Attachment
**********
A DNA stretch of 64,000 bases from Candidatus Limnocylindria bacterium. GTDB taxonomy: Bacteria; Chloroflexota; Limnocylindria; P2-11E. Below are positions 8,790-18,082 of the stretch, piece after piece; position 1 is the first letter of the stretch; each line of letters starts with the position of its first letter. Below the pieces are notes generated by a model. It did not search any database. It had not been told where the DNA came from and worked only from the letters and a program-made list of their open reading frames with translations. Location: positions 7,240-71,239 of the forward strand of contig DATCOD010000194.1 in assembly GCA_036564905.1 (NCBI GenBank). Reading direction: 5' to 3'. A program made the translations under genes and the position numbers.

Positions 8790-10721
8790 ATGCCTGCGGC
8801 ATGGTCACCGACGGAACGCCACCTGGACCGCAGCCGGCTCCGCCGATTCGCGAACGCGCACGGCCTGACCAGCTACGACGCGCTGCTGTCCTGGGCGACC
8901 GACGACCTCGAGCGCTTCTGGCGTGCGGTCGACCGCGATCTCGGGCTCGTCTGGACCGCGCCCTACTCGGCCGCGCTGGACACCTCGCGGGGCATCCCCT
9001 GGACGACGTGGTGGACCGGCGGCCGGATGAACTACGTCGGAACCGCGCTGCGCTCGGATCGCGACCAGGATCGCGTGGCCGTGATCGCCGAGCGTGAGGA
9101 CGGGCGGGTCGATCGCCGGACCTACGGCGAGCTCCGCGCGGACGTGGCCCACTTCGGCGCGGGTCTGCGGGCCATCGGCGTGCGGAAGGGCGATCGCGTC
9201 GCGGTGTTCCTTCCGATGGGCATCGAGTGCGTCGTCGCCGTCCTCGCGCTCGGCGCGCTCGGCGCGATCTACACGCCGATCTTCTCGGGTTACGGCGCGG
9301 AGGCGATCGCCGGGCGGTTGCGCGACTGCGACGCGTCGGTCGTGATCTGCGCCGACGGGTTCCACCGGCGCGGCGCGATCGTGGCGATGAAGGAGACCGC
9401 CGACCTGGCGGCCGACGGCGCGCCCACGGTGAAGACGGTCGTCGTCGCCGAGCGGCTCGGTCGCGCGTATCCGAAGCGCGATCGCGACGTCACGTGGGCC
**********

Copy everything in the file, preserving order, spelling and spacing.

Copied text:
A DNA stretch of 64,000 bases from Candidatus Limnocylindria bacterium. GTDB taxonomy: Bacteria; Chloroflexota; Limnocylindria; P2-11E. Below are positions 8,790-18,082 of the stretch, piece after piece; position 1 is the first letter of the stretch; each line of letters starts with the position of its first letter. Below the pieces are notes generated by a model. It did not search any database. It had not been told where the DNA came from and worked only from the letters and a program-made list of their open reading frames with translations. Location: positions 7,240-71,239 of the forward strand of contig DATCOD010000194.1 in assembly GCA_036564905.1 (NCBI GenBank). Reading direction: 5' to 3'. A program made the translations under genes and the position numbers.

Positions 8790-10721
8790 ATGCCTGCGGC
8801 ATGGTCACCGACGGAACGCCACCTGGACCGCAGCCGGCTCCGCCGATTCGCGAACGCGCACGGCCTGACCAGCTACGACGCGCTGCTGTCCTGGGCGACC
8901 GACGACCTCGAGCGCTTCTGGCGTGCGGTCGACCGCGATCTCGGGCTCGTCTGGACCGCGCCCTACTCGGCCGCGCTGGACACCTCGCGGGGCATCCCCT
9001 GGACGACGTGGTGGACCGGCGGCCGGATGAACTACGTCGGAACCGCGCTGCGCTCGGATCGCGACCAGGATCGCGTGGCCGTGATCGCCGAGCGTGAGGA
9101 CGGGCGGGTCGATCGCCGGACCTACGGCGAGCTCCGCGCGGACGTGGCCCACTTCGGCGCGGGTCTGCGGGCCATCGGCGTGCGGAAGGGCGATCGCGTC
9201 GCGGTGTTCCTTCCGATGGGCATCGAGTGCGTCGTCGCCGTCCTCGCGCTCGGCGCGCTCGGCGCGATCTACACGCCGATCTTCTCGGGTTACGGCGCGG
9301 AGGCGATCGCCGGGCGGTTGCGCGACTGCGACGCGTCGGTCGTGATCTGCGCCGACGGGTTCCACCGGCGCGGCGCGATCGTGGCGATGAAGGAGACCGC
9401 CGACCTGGCGGCCGACGGCGCGCCCACGGTGAAGACGGTCGTCGTCGCCGAGCGGCTCGGTCGCGCGTATCCGAAGCGCGATCGCGACGTCACGTGGGCC